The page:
The Telegraph
Since 1st March, 1999
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Sugar prices to sizzle after poll heat

Mumbai, April 9: Come July, a kg of premium sugar will cost over Rs 30 against Rs 24-26 now.

Retail prices of sugar are expected to harden on the back of a rise in international rates, supply shortfall in the domestic market and less restrictions on exports.

Analysts said elections in four states this month has prompted the government to put a check on the escalating prices of sugar. Higher release under the quota rule for the second quarter, at 42 lakh tonnes, reflects the extent of the underlying demand.

In the meantime, the government has said it would allow the State Trading Corporation to export white sugar, till now the preserve of sugar mills with a re-export obligation . “Given the bright export potential amid the strength in international prices, even a higher output over the next season should support prices,” said Sunil Ramrakhiani, head, IL&FS Investsmart Commodities.

“The sugar sector is pushing towards deregularisation and since the price recovery is higher from exports, sugar companies will be more keen on exporting, thereby creating a shortfall in domestic markets and pushing up the prices,” he said.

Retail prices in the neighbouring countries of Pakistan and Bangladesh hover above Rs 50 a kg. In global markets, white sugar trades at $460-470 per tonne against $420-430 in the domestic markets.

“Slowly, this disparity between global and domestic prices will also be brought down,” he added.

Global sugar prices are on the rise, and the supply crunch has been aggravated by a steady growth in consumption across the world that shows no signs of slow- down despite higher prices. Sugar prices in London have climbed 83 per cent in the past year.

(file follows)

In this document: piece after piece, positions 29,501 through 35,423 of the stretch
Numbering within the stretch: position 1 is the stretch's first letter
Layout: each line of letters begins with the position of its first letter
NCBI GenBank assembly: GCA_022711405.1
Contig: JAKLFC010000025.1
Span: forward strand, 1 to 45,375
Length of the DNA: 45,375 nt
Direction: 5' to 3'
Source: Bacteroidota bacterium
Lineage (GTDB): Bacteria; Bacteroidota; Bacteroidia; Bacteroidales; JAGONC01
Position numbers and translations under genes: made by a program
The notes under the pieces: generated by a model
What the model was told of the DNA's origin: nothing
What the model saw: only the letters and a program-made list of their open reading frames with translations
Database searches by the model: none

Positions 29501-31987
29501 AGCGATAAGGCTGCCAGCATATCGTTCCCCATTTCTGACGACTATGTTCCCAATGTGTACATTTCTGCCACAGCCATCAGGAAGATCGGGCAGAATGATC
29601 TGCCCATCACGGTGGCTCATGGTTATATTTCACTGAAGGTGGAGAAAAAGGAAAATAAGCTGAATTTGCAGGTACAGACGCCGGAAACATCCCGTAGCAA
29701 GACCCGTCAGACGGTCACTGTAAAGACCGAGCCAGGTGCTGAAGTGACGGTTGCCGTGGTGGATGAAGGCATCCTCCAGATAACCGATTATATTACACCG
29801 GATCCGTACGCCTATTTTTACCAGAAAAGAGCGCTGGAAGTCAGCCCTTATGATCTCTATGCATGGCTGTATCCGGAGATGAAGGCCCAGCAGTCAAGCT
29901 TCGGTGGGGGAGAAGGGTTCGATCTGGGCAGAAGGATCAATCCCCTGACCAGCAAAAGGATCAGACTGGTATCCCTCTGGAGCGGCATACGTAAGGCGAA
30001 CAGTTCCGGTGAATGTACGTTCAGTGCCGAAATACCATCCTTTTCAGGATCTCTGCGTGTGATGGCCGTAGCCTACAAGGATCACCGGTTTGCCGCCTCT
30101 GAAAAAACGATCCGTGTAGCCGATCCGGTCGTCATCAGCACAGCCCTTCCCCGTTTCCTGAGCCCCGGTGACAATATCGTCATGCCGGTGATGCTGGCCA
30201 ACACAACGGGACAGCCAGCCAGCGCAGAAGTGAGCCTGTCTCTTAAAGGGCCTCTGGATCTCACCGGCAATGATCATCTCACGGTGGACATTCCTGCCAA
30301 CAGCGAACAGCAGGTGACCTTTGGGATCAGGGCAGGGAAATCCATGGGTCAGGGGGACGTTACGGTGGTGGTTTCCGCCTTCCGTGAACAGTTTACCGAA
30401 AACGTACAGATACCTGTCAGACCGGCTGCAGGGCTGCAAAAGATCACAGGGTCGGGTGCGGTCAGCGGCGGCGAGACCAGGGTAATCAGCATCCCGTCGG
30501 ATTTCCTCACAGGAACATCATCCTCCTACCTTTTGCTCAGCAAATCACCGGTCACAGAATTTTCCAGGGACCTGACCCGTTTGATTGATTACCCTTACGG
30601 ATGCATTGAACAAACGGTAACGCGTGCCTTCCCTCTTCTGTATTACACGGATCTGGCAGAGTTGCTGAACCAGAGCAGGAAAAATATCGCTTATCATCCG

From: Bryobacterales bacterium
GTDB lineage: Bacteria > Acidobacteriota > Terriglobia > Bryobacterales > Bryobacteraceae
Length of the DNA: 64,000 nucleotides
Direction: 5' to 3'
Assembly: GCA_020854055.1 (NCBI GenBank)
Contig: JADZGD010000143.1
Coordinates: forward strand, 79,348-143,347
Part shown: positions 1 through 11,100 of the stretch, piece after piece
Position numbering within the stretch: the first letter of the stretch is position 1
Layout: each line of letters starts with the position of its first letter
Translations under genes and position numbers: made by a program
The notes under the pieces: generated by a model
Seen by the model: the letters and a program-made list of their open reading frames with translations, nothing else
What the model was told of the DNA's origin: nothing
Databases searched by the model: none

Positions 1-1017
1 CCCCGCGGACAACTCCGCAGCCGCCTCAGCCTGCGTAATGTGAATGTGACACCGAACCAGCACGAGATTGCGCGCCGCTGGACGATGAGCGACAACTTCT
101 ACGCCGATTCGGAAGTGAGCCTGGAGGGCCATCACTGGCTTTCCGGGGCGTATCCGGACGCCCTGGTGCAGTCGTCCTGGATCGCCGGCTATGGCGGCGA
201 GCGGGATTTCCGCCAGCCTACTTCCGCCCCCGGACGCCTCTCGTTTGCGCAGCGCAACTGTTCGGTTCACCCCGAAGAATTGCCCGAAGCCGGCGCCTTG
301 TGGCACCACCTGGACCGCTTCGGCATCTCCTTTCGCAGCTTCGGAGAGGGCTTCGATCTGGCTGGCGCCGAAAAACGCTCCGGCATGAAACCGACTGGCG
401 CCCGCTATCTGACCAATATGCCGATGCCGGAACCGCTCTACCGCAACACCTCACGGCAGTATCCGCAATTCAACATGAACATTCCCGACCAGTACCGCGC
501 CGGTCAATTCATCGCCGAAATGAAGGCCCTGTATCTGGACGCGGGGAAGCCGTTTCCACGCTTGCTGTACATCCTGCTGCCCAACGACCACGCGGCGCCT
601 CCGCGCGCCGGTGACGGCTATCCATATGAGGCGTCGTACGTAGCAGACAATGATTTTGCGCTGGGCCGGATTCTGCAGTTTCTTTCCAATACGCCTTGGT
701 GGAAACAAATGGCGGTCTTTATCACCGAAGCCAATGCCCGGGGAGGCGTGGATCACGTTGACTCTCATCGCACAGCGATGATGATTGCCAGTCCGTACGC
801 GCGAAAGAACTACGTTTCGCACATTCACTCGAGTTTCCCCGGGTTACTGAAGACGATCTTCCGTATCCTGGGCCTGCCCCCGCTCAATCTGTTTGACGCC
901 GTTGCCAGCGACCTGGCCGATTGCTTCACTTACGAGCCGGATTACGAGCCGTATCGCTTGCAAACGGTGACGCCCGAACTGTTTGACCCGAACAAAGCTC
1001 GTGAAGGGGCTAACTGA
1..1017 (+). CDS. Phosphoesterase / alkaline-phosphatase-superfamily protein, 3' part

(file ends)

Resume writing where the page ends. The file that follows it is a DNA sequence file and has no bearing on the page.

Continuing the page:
“The market is experiencing growing uncertainty over Brazilian ethanol production, consumption and the export . Despite early Brazilian harvests, both ethanol and sugar prices are going up in the country’s markets,” Ramrakhiani said.

Moreover, the Australian weather has not been favourable; and the country faces a potential 10 per cent sugar loss due to crop damage from cyclones.

In Europe, too, large stocks of sugar depressed global prices. But with the end of subsidies, sugar production in the EU is expected to come down by 12 per cent, which will put an upward pressure on prices.

By March, five sugar mills in Ireland, Poland, Germany and Slovakia closed operations, and 13 mills in Italy are expected to shut down soon.

“While Indian sugar companies are adding capacities, it will not become operational in the next two-three years. India needs a production capacity of over 200 million tonnes (mt) of sugar to have sufficient export surplus,” Ramrakhiani.

The consumption of sugar in India is around 185 mt, which is expected to go up further with increase in income levels.

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